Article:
A polite correction

June 16th, 2011

A reader writes:

I know how you feel about correcting others’ grammar, but I’ve been noticing a particular recurring mistake for years. I just need to get it off my chest, as it always immediately distracts me from what you’re writing. (I’ve read both your blogs and your column for as long as you’ve written them.) You write “here’s” or “there’s” when the construction should be plural (“here are” or “there are”). A recent example is your use of “Here’s palettes…” in the entry of 4/13/2011.

Obviously I mostly enjoy your writing, or else I wouldn’t continue to read. I just hope you might be more mindful of this in the future.

Thank you! This is an apt correction, politely delivered. My subjects and verbs may not always agree, but I can’t argue with what this writer points out. I will try to be more aware of here’ses and there’ses in my writing. (I suspect the problem has to do with finishing a different sentence on the screen than I had begun writing in my head.) And correcting the writer of a public blog is different than interrupting a friend in the middle of a dramatic or comedic tale in order to nitpick her grammar.

[I do, however, continue to reserve the right to use "they" as a singular when necessary. I realize it's technically incorrect, but it seems more natural and euphonious than alternatives. So don't bother trying to reform me on that.]

My friend will put me out of business

May 26th, 2011

My friend Jennifer House wrote this the other day:

I am thinking of going into business – creating greeting cards for shy neighbors.

“Are your enthusiastically amorous neighbors keeping you up at night?”
Poetic ANSWER – slip this under their door:

“Life without love is no life at all —but please move your headboard away from the wall.”

I’m a good advice columnist, but I’m no poet. Jennifer is.

Exile, fandom, acne, hair, dance

April 25th, 2011

And I’m back, everyone! The break was nice, although I never had any sort of great Passover-y moment of revelation. One thing I found myself thinking of a lot was the people who were born and died during those 40 years in the wilderness, who had no memory of Egypt and didn’t live long enough to see the Promised Land. I’ve never greatly identified with Moses — the Lord is always sayething unto him, for one thing, and the Lord doesn’t sayeth unto me very often, if at all. But those cynical Gen-Xers of Exodus, tired of the Greatest Generation’s war stories, wondering if they’re anything to hope for, really … them, I get.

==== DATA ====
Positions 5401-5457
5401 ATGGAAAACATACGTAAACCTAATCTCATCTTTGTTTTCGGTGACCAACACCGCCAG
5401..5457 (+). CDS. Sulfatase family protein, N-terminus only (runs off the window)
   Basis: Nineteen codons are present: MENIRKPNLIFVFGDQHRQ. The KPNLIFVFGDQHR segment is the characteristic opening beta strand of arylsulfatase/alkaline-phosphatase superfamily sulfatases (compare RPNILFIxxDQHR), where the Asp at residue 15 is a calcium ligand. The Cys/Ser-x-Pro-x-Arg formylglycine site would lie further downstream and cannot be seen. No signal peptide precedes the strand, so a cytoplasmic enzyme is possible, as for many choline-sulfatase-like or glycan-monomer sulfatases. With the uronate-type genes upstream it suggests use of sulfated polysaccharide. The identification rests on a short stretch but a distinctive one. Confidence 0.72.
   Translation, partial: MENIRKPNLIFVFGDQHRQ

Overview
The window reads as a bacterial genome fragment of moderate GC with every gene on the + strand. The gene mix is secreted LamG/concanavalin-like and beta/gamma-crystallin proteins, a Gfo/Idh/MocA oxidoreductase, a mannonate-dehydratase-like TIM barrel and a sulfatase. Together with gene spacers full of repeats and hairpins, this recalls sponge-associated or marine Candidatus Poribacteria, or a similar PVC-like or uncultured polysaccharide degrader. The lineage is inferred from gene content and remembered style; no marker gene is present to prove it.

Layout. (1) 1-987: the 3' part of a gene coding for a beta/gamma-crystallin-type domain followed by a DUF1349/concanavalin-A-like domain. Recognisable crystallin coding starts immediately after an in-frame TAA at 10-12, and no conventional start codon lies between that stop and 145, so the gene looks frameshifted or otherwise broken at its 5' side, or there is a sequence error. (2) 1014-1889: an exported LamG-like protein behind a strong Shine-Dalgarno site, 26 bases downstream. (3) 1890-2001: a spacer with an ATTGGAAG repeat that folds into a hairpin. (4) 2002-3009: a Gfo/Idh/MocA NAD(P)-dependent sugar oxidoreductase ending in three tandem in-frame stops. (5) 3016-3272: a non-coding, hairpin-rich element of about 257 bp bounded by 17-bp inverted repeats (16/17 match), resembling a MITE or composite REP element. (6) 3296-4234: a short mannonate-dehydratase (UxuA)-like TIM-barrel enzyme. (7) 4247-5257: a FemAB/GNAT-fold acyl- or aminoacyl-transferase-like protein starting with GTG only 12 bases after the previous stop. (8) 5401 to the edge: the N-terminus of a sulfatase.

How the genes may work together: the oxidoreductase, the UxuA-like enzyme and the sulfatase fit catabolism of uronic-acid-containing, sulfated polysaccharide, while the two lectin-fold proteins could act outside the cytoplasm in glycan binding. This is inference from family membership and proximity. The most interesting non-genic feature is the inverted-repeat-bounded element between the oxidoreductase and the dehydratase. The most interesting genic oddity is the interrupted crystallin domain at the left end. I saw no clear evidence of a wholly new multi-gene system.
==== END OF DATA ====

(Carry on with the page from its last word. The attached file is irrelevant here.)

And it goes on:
Some good reading from last week: this article in the Globe about fandom. It focuses on sports fans, but many of the dynamics are true of fans of anything else (a celebrity, a television show, a band) as well. Are you a “fan” of anything, to the point of buying a t-shirt, following someone on Twitter, or joining a group (online or off) for the purposes of discussing that thing? I’ve become a fairly avid fan of several television shows, most notably “Deadwood,” to the point of writing fan fiction and buying a “Star & Bullock Hardware” shirt.

A piece in Slate on why humans are the only animals to have acne, and also the only ones that would be psychologically bothered by it. (Evolution is a cruel trickster.) New treatments have made acne rarer among teens, but that very fact might increase the suffering of those who can’t afford treatment, or for whom nothing has been successful.

I was fascinated to read that blogger S.E. Smith recently cut her long hair very short, and found that she was darned near considered antisocial for wanting to keep it her business what she did with the ponytail. Specifically, she faced a lot of pressure to donate her hair, a practice which has gone from being a nifty option for people suddenly in possession of a braid no longer attached to their head, to becoming near-mandatory, the default option. The thing you have to explain if you don’t do it.

This bothers me. A great deal. Two years ago, I wrote about a New Yorker article on people who donate kidneys to strangers. My reaction to it then was strong and visceral, and has since become more focused. This notion of one’s body as a resource that may be owed to strangers is deeply problematic. As I wrote two years ago: